42. 42. Synthetic Pentasaccharide <ul><li>Fondaparinux: inhibitor of Xa </li></ul><ul><li>Case study of Fondaparinux not preventing HIT </li></ul><ul><li>Alsaleh KA, Al-Nasser SM, Bates SM et al. Delayed-onset HIT caused by low-molecular-weight heparin manifesting during Fondaparinux prophylaxis . Am J Hematol. 2008; Epub ahead of print. </li></ul><ul><li>Case study associated with episode of HIT, when used as prophylaxis. </li></ul><ul><li>Warkentin T, Maurer B, Aster R, et al. Heparin-Induced Thrombocytopenia associated with Fondaparinux. The New England Journal of Medicine. Boston: June 2007. Vol 356. </li></ul>
  43. 43. Persistent and Worsening Thrombosis despite HIT treatment <ul><li>Can use IVIG, plasma exchange, and aspirin if life-threatening thrombosis are worsening/persistant despite alternative anticoagulation </li></ul><ul><li>Thrombolysis </li></ul><ul><li>Thromboembolectomy </li></ul>
  44. 44. Course of Treatment HIT without Thrombosis <ul><li>HIT without any thrombosis: continue alternative anticoagulation for at least until platelet count normal </li></ul><ul><li>Increased risk of thrombosis for 2-4 weeks </li></ul><ul><li>Coumadin for 1-3 month </li></ul><ul><li>Studies required </li></ul>
  45. 45. Course of Treatment HIT with THROMBOSIS <ul><li>HIT with thrombosis: initiate coumadin once platelet count normal (overlap for 5 days with thrombin inhibitor until INR therapeutic); Continue coumadin for 3-6 months at INR of </li></ul><ul><li>2-3. </li></ul>
  46. 46. Re-treatment with Heparin in those with prior HIT <ul><li>HIT antibodies (IgG to PF4/heparin) persist 100 days/3 months </li></ul><ul><li>Use alternative anticoagulation </li></ul><ul><li>Heparin should still be avoided if possible </li></ul><ul><li>If heparin is essential (cardio-pulmonary bypass); need to confirm absence of HIT antibodies; and its use should be limited to procedure only </li></ul>
  47. 47. As Prophylaxis: UFH vs LMWH <ul><li>In a randomized, double blind clinical trial of 665 patients receiving DVT prophylaxis after hip surgery: </li></ul><ul><li>9/332 patients with UHF  HIT </li></ul><ul><li>None of 333 patients with LMWH </li></ul><ul><li>2.7% vs 0%; P value 0.0018 </li></ul><ul><li>Warkentin T, Levine M, Hirsh J, et al. Heparin-Induced Thrombocytopenia in Patients Treated with Low-Molecular-Weight Heparin or Unfractionated Heparin . The New England Journal of Medicine. </li></ul>
  48. 48. Other prevention Strategies <ul><li>Limit heparin duration; start Coumadin early in transitioning </li></ul><ul><li>In someone with history of HIT, heparin should be listed as an allergy </li></ul>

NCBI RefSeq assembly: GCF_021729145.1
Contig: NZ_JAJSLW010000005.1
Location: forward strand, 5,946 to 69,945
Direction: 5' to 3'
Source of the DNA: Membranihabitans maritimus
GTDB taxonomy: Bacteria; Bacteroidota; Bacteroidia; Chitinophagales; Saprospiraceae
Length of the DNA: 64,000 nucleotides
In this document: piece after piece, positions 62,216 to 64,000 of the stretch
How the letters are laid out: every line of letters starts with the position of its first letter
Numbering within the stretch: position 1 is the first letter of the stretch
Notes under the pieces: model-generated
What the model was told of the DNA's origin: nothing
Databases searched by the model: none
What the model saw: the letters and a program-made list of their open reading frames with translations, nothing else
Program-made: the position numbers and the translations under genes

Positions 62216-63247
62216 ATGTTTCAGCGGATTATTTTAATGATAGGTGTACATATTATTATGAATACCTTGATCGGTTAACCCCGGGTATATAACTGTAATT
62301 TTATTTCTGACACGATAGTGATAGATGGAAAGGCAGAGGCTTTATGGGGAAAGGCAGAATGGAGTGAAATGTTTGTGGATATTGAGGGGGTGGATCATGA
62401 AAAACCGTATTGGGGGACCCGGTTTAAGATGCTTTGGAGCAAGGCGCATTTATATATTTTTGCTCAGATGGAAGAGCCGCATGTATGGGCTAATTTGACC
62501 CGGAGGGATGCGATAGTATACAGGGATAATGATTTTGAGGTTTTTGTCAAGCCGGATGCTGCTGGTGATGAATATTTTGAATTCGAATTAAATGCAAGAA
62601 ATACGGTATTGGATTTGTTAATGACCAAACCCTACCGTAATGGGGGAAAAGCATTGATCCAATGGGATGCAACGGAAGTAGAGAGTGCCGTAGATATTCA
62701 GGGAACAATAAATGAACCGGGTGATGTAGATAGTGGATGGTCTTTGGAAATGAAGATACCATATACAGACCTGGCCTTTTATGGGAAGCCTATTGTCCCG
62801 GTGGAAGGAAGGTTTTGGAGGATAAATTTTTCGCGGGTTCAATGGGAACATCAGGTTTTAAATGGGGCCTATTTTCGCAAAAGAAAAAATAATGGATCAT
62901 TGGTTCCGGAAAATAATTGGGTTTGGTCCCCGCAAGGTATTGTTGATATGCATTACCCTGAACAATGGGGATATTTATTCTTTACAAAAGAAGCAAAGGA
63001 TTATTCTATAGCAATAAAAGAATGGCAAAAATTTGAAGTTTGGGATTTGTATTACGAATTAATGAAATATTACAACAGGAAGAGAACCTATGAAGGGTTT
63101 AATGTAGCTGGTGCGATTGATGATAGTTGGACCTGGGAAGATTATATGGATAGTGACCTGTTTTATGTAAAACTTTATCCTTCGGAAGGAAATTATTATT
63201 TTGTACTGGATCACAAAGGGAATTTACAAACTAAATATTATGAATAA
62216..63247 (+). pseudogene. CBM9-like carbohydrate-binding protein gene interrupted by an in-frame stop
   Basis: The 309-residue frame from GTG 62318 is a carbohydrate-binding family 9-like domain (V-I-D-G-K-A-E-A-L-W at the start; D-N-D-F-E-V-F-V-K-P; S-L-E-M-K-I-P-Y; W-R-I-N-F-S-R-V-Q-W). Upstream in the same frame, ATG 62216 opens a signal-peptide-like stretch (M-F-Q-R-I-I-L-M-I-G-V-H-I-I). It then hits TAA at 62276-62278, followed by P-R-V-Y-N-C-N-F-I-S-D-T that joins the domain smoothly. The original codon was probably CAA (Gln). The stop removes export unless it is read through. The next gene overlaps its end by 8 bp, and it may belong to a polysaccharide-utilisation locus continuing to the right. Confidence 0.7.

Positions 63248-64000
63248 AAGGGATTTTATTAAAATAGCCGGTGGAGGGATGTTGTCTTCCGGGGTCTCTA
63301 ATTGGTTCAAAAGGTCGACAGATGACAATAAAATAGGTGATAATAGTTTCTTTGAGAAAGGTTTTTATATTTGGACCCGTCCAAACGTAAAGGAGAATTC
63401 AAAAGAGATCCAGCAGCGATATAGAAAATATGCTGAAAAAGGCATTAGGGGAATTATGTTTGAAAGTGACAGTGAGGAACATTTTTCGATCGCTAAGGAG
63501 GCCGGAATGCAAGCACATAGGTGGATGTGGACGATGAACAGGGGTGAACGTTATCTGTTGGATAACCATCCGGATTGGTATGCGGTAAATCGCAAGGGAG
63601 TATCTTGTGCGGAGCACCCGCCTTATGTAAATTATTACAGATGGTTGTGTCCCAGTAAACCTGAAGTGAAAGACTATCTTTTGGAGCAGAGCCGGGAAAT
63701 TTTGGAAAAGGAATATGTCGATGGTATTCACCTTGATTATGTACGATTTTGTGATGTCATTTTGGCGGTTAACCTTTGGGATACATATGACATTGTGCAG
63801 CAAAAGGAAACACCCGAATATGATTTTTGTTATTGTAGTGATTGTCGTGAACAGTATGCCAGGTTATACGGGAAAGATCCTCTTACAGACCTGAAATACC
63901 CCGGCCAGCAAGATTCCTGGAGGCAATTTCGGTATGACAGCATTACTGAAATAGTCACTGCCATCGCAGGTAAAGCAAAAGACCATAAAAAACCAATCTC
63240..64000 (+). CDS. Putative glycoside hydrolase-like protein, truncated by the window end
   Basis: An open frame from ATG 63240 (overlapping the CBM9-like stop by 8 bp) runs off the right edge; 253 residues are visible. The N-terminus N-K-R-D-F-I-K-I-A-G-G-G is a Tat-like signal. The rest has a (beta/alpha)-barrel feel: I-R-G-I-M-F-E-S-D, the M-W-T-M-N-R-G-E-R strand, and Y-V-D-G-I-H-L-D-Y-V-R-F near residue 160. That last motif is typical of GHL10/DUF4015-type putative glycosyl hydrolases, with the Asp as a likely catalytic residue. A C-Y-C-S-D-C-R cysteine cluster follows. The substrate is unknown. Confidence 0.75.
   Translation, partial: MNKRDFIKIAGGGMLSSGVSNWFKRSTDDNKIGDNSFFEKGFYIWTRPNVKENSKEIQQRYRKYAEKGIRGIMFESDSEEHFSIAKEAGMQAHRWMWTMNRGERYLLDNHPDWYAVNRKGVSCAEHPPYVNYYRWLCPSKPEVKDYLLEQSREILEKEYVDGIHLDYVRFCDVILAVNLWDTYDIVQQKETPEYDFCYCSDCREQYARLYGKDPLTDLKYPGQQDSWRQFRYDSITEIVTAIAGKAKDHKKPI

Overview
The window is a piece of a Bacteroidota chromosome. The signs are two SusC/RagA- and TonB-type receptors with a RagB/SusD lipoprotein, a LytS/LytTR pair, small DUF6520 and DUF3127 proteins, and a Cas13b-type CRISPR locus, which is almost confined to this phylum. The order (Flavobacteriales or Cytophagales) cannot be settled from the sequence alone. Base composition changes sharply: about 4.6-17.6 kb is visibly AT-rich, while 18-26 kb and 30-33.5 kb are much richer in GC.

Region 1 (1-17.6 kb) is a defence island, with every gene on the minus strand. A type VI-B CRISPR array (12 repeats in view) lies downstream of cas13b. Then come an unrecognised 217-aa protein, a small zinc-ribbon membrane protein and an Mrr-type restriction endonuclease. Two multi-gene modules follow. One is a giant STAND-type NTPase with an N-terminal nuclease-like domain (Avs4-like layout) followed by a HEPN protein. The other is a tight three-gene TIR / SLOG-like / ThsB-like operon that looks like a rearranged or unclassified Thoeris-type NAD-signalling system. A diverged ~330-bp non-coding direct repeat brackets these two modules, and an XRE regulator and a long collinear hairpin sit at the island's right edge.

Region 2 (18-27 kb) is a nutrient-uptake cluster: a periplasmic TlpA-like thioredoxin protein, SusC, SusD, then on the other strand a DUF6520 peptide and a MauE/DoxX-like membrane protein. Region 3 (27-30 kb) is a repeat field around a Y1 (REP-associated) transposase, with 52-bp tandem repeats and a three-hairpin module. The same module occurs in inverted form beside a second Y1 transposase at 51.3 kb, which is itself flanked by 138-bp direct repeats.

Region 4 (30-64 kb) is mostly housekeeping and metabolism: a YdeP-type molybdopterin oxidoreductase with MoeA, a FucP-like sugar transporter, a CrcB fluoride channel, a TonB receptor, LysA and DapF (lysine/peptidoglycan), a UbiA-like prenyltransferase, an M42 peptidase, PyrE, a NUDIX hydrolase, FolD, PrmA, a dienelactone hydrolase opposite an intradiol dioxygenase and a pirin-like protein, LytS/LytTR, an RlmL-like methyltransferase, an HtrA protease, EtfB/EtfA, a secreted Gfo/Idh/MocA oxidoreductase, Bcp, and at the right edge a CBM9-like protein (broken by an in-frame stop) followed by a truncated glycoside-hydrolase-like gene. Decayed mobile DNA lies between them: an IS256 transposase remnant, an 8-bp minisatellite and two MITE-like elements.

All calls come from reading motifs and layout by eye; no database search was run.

49. 49. Areas of Uncertainty <ul><li>Argatroban vs Lepirudin </li></ul><ul><li>HIT antibodies are also present in patients that do not have any clinical manifestations. Uncertain why complications occur in some. </li></ul><ul><li>Arepally G and Ortel T. Heparin-Induced Thrombocytopenia. The New England Journal of Medicine. </li></ul>
  50. 50. Arepally G and Ortel T. Heparin-Induced Thrombocytopenia. The New England Journal of Medicine.
  51. 51. References I <ul><li>1) Arepally G and Ortel T. Heparin-Induced Thrombocytopenia. The New England Journal of Medicine. Boston: Aug, 2006. Vol 344 (8); Pgs 809-819. </li></ul><ul><li>2) Warkentin T, Maurer B, Aster R, et al. Heparin-Induced Thrombocytopenia associated with Fondaparinux. The New England Journal of Medicine. Boston: June 2007. Vol 356 (25); Pg 2653. </li></ul><ul><li>3) Aster RH and Davoren A. Heparin-Induced Thrombocytopenia and Thrombosis. American Journal of Hematology. 2006. Vol 81; Ppgs 36-44. </li></ul><ul><li>4) Warkentin T, Levine M, Hirsh J, et al. Heparin-Induced Thrombocytopenia in Patients Treated with Low-Molecular-Weight Heparin or Unfractionated Heparin . The New England Journal of Medicine. Boston: May 1995. Vol 332 (20); Pgs 1330-1336. </li></ul><ul><li>5) Muslimani A, Basma R and Daw H. Immune Heparin-Induced Thrombocytopenia Resulting from Preceding Exposure to Heparin Catheter Flushes.  American Journal of Hematology. 2007. Vol 82; Pgs 652-655. </li></ul><ul><li>6) Selleng K, Warkentin T and Greinacher A. Heparin-induced thrombocytopenia in intensive care patients . Critical Care Med 2007. Vol 35 (4); Pgs 1165-1176. </li></ul><ul><li>7) Cines D, Rauova L, Arepally G, et al. Heparin-Induced Thrombocytopenia: An autoimmune Disorder Regulated Through Dynamic Autoantigen Assembly/Disassembly . Journal of Clinical Apheresis. 2007. Vol 22; Pgs 31-36. </li></ul>
  52. 52. References II <ul><li>8) Lubenow N. Eichler P, Lietz T, et al. Lepirudin for prophylaxis of thrombosis in patients with acute isolated heparin-induced thrombocytopenia: an analysis of 3 prospective studies . Blood 2004; Vol 104: Pgs 3072-7. </li></ul><ul><li>9) Lewis BE, Wallis DE, Leya F, et al. Argatroban anticoagulation in patients with heparin-induced thrombocytopenia. Arch Intern Med 2003; Vol 163: Pgs1849-56. </li></ul><ul><li>10) Lewis BE, Wallis DE, Berkowitz SD, et al. Argatroban anticoagulant therapy in patients with heparin-induced thrombocytopenia. Circulation 2001; Vol. 103: Pgs 1838-43. </li></ul><ul><li>11) Chong BH and Castaldi Pa. Platelet proaggregating effect of heparin: Possible mechanism for non-immune heparin associated thrombocytopenia . Aust N Z J Med 1986; Vol 16; Pgs 715. </li></ul><ul><li>12) Martel N, Lee J and Wells PS. Risk for heparin-induced thrombocytopenia with unfractionated heparin and low-molecular-weight heparin thromboprophylaxis: a metanalysis . Blood 2005; Vol (106); Pg 2710. </li></ul>
  53. 53. References III <ul><li>13) Blank M, Shoenfeld Y, Tavor S, et al. Anti-platelet factor 4/heparin antibodies from patients with heparin-induced thrombocytopenia provoke direct activation of microvascular endothelial cells. Int Immunol 2002; Vol 12: Pg 121. </li></ul><ul><li>14) Warkentin TE and Kelton JG. A 14-year study of heparin-induced thrombocytopenia . Am J Medicine 1992; Vol (101): Pg 502. </li></ul><ul><li>15) Warkentin TE, Elavathil LJ, Hayward CP, et al. The pathogenesis of venous limb gangrene associated with heparin-induced thrombocytopenia . Ann Intern Med 1997; Vol 127: Pg 804. </li></ul><ul><li>16) Sheridan D, Carter C, Kelton JG et al. A diagnositic test for heparin-induced thrombocytopenia. Blood 1986; Vol 67: Pg 27. </li></ul><ul><li>17) Lo GK, Julh D, Warkentin TE, et al. Evaluation of pretest clinical score (4 T’s) for the diagnosis of heparin-induced thrombocytopenia in two clinical settings . J Thromb Haemost 2006; Vol 4: 759. </li></ul><ul><li>18) Alsaleh KA, Al-Nasser SM, Bates SM et al. Delayed-onset HIT caused by low-molecular-weight heparin manifesting during Fondaparinux prophylaxis . Am J Hematol. 2008; Epub ahead of print. </li></ul>
  54. 54. Questions?